Tested: 2022 Suzuki Jimny Rhino Edition

“The Jimny is perfect, but keep a set of extra headlight bulbs close by.”

The Suzuki Jimny brand has been with us since the 1970’s. Along with models like the Swift, the Jimny is a prime example of Suzuki’s motto of creating quirky and fun, yet sensible cars. Since the launch of the fourth generation Jimny in 2018, I made no secret of my ambitions to own one myself.

Four years after that impulsive decision in 2018, I decided to use the test with the new heritage “Rhino” edition as the last fence-sitting moment, and firm up my ambitions to purchase a Jimny. Should I grow tired of the car after three days, I would have closure. Should the opposite occur, I would continue my search in all earnest.

The new Rhino Edition, in the automatic 1.5 litre GLX variant, arrived in a flashy white colour, albeit with a heritage kit, reminding onlookers of the initial SJ-series, some 50 years ago. This kit included the Suzuki heritage grille, Rhino decals, red mud flaps, rain and wind deflectors, as well as a rhino-branded spare wheel cover. Each of these can also be ordered separately from Suzuki (except for the Rhino decals, which comes with the complete package).

Simultaneously with the launch of the Rhino Edition aesthetics, the GL model was also launched to slot in between the GA and GLX models. With the exact same 4×4 capabilities as both the GA and GLX, as well as the same 1.5 litre K15B petrol engine (75kW and 130Nm), the GL would be a more budget-friendly version of the GLX.

The GL was therefore manufactured for Jimny fans, who do not really care for the interior aesthetics, such as the infotainment touchscreen, cruise control, auto climate control, LED headlights, and a rear cabin storage compartment or interior light. Rather the GL would be equipped with a Bluetooth radio, and halogen headlights, whilst keeping the 15-inch alloy wheels of the GLX.

In addition to the GA model, it would also be equipped with front fog lights, steering-mounted controls, remote central locking and electric windows and side mirrors.

The exterior differences between the GLX and GL are therefore almost unrecognisable, whilst the differences might become more apparent on the inside.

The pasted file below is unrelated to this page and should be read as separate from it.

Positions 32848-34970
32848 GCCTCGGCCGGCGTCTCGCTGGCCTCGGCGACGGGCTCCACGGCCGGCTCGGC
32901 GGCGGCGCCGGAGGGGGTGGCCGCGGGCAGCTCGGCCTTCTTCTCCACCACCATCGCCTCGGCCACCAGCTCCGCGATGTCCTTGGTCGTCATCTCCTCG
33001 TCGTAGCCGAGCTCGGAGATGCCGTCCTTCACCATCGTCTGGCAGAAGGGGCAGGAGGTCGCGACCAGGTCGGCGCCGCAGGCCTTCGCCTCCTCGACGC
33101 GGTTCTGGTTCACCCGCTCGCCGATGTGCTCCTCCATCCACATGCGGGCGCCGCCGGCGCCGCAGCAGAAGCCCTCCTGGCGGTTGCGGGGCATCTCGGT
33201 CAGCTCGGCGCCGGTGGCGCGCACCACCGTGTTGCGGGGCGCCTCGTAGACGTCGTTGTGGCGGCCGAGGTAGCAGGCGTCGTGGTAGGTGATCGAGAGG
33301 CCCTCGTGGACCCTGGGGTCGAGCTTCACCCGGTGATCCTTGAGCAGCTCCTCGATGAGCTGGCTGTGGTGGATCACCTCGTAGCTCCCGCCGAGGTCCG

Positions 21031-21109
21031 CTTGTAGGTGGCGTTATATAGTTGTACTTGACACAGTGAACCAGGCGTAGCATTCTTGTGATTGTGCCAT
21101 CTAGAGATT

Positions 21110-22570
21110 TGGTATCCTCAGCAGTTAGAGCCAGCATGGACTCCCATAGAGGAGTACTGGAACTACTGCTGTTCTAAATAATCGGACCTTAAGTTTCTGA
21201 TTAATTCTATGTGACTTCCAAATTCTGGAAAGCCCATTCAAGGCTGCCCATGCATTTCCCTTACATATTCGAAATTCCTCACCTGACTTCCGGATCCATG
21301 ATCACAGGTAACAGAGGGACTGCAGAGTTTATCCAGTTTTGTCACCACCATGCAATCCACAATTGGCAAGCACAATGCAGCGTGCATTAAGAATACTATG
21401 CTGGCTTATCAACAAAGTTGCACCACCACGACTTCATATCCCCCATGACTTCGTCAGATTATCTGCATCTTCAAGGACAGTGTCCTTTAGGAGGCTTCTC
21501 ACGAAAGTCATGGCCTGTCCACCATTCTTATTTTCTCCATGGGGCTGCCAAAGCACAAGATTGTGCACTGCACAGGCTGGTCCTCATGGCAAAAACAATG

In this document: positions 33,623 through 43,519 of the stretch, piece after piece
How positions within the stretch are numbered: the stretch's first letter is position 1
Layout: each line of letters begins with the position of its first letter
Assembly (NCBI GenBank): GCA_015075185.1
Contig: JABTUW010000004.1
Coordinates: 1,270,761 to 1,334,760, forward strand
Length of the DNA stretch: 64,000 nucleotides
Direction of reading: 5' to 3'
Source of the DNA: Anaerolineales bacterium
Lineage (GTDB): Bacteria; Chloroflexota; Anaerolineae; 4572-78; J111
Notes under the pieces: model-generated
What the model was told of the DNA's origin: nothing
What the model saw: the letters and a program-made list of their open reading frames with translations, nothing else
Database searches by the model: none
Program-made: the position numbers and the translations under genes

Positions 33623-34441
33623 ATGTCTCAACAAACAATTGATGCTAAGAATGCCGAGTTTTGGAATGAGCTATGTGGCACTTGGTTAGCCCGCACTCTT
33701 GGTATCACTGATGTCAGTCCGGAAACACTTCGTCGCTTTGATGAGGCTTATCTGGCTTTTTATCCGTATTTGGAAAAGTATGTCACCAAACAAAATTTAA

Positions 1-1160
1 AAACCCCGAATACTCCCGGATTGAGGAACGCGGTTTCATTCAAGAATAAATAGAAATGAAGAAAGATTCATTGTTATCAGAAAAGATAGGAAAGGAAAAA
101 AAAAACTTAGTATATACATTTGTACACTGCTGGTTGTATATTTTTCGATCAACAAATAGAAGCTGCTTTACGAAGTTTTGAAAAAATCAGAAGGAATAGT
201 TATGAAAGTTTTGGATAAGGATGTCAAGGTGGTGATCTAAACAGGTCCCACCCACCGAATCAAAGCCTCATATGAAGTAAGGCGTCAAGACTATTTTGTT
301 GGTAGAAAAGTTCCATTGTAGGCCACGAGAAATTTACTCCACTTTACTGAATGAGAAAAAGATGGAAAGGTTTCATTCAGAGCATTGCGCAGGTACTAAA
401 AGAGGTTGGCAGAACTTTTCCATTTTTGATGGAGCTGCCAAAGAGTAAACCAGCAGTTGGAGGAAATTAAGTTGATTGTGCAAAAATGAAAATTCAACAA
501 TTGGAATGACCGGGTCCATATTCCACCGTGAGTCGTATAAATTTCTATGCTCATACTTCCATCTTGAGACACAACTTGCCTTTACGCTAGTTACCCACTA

Yet, Suzuki listened to its customers, reduced the price of the GL by R20 000 (compared to the GLX), and launched an equally capable 4×4, with less aesthetics.

All this results in more Jimnies being on the road, plus an almost tiring, yet fun activity of flashing one’s headlights as you pass another Jimny, or to simply find other Jimnies in a parking lot, parking next to it, photographing the pair, and following the obligatory process of posting the result on socials under the #JimnyParkingRules hashtag.

I therefore foresee a problem when attending the #JimnyGathering from 22 – 24 September 2023, in Clarens, with my recently purchased GLX Jimny. To break the World Record of the most Jimnies in one central location, one might require an extra pair of headlight bulbs, whilst the Socials will be flooded with #JimnyParkingRules content.

I for one cannot wait. In fact, we are already planning our trial test, as we aim to take the road to Clarens in December en route to Skukuza and the Wild Coast. Be prepared as I will be flashing my headlights.

Jimny prices (November 2022):

  • 1.5 GA Manual:                                  R 334 900 (2 year / 30 000km servisse plan)
  • 1.5 GL 5-speed Manual:                   R356 900
  • 1.5 GL 4-speed Automatic:             R378 900
  • 1.5 GLX 5-speed Manual:                R377 900
  • 1.5 GLX 4-speed Automatic:           R399 900

Each model, except for the GA derivative, will be sold with a 5 year / 200 000km promotional warranty, and a 4 year / 60 000km service plan.” 

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